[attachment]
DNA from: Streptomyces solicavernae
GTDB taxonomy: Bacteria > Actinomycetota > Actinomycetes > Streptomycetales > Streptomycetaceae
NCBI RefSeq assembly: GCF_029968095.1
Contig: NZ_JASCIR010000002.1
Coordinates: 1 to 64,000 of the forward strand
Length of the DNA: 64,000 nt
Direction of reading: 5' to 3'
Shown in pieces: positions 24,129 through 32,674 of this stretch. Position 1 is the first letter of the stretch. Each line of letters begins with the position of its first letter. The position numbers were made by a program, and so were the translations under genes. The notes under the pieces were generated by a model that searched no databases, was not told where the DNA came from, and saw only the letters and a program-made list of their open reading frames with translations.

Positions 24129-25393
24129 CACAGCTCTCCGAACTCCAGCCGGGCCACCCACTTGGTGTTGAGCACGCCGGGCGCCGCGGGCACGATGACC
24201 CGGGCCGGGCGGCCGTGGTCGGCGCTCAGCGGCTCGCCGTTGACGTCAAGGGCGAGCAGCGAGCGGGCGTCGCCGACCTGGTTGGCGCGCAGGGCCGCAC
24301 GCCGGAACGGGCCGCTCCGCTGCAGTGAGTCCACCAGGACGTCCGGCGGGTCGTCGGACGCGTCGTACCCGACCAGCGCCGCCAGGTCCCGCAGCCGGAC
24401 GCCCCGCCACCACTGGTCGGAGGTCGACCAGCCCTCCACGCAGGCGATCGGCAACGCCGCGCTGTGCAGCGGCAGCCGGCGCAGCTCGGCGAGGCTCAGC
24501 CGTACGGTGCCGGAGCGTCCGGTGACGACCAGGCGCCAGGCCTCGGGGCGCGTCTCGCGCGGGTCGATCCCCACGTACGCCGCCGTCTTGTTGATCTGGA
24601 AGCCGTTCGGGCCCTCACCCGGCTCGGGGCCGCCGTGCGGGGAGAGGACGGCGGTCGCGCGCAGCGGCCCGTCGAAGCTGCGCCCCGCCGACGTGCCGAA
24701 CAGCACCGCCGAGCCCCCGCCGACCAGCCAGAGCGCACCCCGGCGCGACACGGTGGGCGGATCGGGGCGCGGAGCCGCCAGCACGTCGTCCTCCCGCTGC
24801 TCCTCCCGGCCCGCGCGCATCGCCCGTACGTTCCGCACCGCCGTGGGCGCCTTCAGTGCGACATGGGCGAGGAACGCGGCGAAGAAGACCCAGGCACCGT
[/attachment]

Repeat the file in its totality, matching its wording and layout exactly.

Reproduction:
DNA from: Streptomyces solicavernae
GTDB taxonomy: Bacteria > Actinomycetota > Actinomycetes > Streptomycetales > Streptomycetaceae
NCBI RefSeq assembly: GCF_029968095.1
Contig: NZ_JASCIR010000002.1
Coordinates: 1 to 64,000 of the forward strand
Length of the DNA: 64,000 nt
Direction of reading: 5' to 3'
Shown in pieces: positions 24,129 through 32,674 of this stretch. Position 1 is the first letter of the stretch. Each line of letters begins with the position of its first letter. The position numbers were made by a program, and so were the translations under genes. The notes under the pieces were generated by a model that searched no databases, was not told where the DNA came from, and saw only the letters and a program-made list of their open reading frames with translations.

Positions 24129-25393
24129 CACAGCTCTCCGAACTCCAGCCGGGCCACCCACTTGGTGTTGAGCACGCCGGGCGCCGCGGGCACGATGACC
24201 CGGGCCGGGCGGCCGTGGTCGGCGCTCAGCGGCTCGCCGTTGACGTCAAGGGCGAGCAGCGAGCGGGCGTCGCCGACCTGGTTGGCGCGCAGGGCCGCAC
24301 GCCGGAACGGGCCGCTCCGCTGCAGTGAGTCCACCAGGACGTCCGGCGGGTCGTCGGACGCGTCGTACCCGACCAGCGCCGCCAGGTCCCGCAGCCGGAC
24401 GCCCCGCCACCACTGGTCGGAGGTCGACCAGCCCTCCACGCAGGCGATCGGCAACGCCGCGCTGTGCAGCGGCAGCCGGCGCAGCTCGGCGAGGCTCAGC
24501 CGTACGGTGCCGGAGCGTCCGGTGACGACCAGGCGCCAGGCCTCGGGGCGCGTCTCGCGCGGGTCGATCCCCACGTACGCCGCCGTCTTGTTGATCTGGA
24601 AGCCGTTCGGGCCCTCACCCGGCTCGGGGCCGCCGTGCGGGGAGAGGACGGCGGTCGCGCGCAGCGGCCCGTCGAAGCTGCGCCCCGCCGACGTGCCGAA
24701 CAGCACCGCCGAGCCCCCGCCGACCAGCCAGAGCGCACCCCGGCGCGACACGGTGGGCGGATCGGGGCGCGGAGCCGCCAGCACGTCGTCCTCCCGCTGC
24801 TCCTCCCGGCCCGCGCGCATCGCCCGTACGTTCCGCACCGCCGTGGGCGCCTTCAGTGCGACATGGGCGAGGAACGCGGCGAAGAAGACCCAGGCACCGT